Safety and Efficacy of the BNT162b2 mRNA Covid-19 Vaccine through 6 Months

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nejm.org 15 September, 2021 - 04:00pm 32 views

What's the Right Dose for COVID Boosters?

MedPage Today 16 September, 2021 - 08:11am

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The Biden administration says booster shots are coming, but the FDA hasn't decided on the dose. Moderna wants a half-shot booster. Pfizer a full shot. But could the best dose for Americans and for the world be even less?

COVID-19 vaccines are the first successful use of mRNA vaccine technology, so a lot remains unknown. But identifying the smallest dose needed to provide effective boosting is critical to protect Americans from adverse effects, increase confidence in vaccines, and mitigate global vaccine inequity.

We've known since earlier this year that a half-dose of the Moderna vaccine produces antibody levels similar to the standard-dose and newer information suggests that even a quarter-dose vaccine may do the same. If a half or quarter dose is nearly as effective as a standard dose for first and second shots then a full dose booster may well be an overdose. The essential task of a booster is to "jog" the immune system's memory of what it's supposed to fight. Data from the world of hepatitis B suggest that the "reminder" need not be as intense as the initial "lesson." And in the cases of tuberculosis, meningitis, and yellow fever vaccines, lower doses have been as good or better than the originals.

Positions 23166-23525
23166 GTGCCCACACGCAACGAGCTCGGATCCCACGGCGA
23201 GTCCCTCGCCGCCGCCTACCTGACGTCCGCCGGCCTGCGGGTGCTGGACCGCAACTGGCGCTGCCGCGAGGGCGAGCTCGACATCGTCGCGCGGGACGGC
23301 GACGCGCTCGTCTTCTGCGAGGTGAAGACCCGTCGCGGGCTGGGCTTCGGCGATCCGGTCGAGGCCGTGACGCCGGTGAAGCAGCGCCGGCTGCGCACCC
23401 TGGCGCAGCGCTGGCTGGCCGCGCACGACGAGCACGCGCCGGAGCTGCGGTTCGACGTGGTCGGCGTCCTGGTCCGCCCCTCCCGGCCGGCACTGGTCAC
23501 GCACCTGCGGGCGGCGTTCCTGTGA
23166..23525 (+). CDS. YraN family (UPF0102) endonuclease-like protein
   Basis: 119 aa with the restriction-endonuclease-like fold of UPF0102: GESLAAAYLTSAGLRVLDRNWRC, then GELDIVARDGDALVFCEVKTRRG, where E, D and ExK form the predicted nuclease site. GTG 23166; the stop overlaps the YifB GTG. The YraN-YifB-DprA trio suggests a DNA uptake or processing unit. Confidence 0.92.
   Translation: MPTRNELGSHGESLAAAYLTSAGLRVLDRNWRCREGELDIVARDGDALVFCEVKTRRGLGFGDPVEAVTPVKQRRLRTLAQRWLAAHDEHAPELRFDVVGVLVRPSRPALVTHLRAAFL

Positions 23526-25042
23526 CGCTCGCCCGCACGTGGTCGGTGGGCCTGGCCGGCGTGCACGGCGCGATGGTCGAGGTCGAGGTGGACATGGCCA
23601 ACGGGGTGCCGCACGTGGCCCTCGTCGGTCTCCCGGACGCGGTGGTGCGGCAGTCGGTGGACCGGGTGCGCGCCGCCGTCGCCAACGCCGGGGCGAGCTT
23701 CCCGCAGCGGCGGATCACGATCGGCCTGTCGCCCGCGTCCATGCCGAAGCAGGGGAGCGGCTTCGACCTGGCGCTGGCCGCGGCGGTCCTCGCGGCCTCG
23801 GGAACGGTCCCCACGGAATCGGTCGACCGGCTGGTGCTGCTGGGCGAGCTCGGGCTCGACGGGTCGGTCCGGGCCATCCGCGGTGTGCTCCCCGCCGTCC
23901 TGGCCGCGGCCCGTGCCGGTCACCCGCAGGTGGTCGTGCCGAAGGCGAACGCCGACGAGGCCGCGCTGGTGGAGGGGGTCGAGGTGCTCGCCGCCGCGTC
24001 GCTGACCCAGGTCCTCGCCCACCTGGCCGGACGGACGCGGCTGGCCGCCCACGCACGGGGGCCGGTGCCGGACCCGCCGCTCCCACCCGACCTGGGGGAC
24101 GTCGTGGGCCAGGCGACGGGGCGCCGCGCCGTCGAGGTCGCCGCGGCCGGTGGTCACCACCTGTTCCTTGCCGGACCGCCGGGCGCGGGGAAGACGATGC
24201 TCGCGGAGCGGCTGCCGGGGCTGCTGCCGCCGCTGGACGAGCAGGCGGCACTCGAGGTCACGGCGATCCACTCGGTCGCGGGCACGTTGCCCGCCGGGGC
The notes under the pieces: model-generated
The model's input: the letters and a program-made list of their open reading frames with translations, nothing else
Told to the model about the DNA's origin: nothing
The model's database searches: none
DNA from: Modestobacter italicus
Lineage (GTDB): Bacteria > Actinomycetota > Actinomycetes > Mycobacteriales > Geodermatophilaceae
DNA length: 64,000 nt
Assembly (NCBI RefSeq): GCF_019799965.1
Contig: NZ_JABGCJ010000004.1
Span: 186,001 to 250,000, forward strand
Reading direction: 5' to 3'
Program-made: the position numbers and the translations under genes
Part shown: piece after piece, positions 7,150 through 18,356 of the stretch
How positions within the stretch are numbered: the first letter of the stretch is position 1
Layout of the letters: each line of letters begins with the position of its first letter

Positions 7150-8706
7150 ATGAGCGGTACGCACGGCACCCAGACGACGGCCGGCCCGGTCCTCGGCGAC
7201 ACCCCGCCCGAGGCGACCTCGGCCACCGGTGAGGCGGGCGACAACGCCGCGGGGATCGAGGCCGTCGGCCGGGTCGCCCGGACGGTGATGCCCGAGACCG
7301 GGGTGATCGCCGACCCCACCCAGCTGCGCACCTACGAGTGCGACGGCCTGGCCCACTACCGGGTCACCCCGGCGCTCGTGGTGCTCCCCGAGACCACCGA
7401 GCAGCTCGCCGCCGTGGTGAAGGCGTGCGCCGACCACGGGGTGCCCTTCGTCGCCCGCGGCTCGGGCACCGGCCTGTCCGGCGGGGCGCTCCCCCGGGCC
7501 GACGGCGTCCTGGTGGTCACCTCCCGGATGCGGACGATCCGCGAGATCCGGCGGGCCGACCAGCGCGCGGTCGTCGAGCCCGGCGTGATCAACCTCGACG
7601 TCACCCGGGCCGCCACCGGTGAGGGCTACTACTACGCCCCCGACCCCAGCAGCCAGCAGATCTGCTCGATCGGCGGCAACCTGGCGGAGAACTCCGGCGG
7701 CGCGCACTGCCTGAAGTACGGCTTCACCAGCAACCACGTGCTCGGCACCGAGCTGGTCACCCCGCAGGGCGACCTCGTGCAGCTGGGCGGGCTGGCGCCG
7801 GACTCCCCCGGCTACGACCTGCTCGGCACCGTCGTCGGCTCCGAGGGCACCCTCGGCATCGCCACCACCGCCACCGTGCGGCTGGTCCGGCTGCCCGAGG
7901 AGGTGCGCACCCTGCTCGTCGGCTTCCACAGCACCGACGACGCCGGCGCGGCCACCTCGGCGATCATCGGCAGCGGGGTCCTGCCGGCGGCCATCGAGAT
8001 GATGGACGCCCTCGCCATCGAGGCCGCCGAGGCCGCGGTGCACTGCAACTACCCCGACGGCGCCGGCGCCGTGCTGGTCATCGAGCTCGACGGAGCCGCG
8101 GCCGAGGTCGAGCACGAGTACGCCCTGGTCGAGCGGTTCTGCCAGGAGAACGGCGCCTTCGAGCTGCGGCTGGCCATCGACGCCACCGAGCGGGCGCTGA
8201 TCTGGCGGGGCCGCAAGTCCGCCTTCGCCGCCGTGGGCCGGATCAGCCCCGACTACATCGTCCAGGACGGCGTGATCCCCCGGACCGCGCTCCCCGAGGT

Lower doses could also reduce risks of adverse effects. Concerns about vaccine-associated inflammation of heart muscle, called myocarditis, in adolescents and young adults were validated in a large observational study out of Israel. Compared to lower doses of vaccine, boosting with the full dose may increase the risk of myocarditis. Presumably, this is why the FDA mandated Pfizer to study lower vaccine doses as a condition of granting full approval to the two-shot series.

The FDA demanding a similarly thorough process from boosters may bring added benefits. The majority of unvaccinated people cite side effects and safety concerns as major reasons for remaining unprotected. Reducing the booster dose to the smallest amount needed to generate an immune response might even help restore confidence in the regulatory process among the mildly skeptical unvaccinated.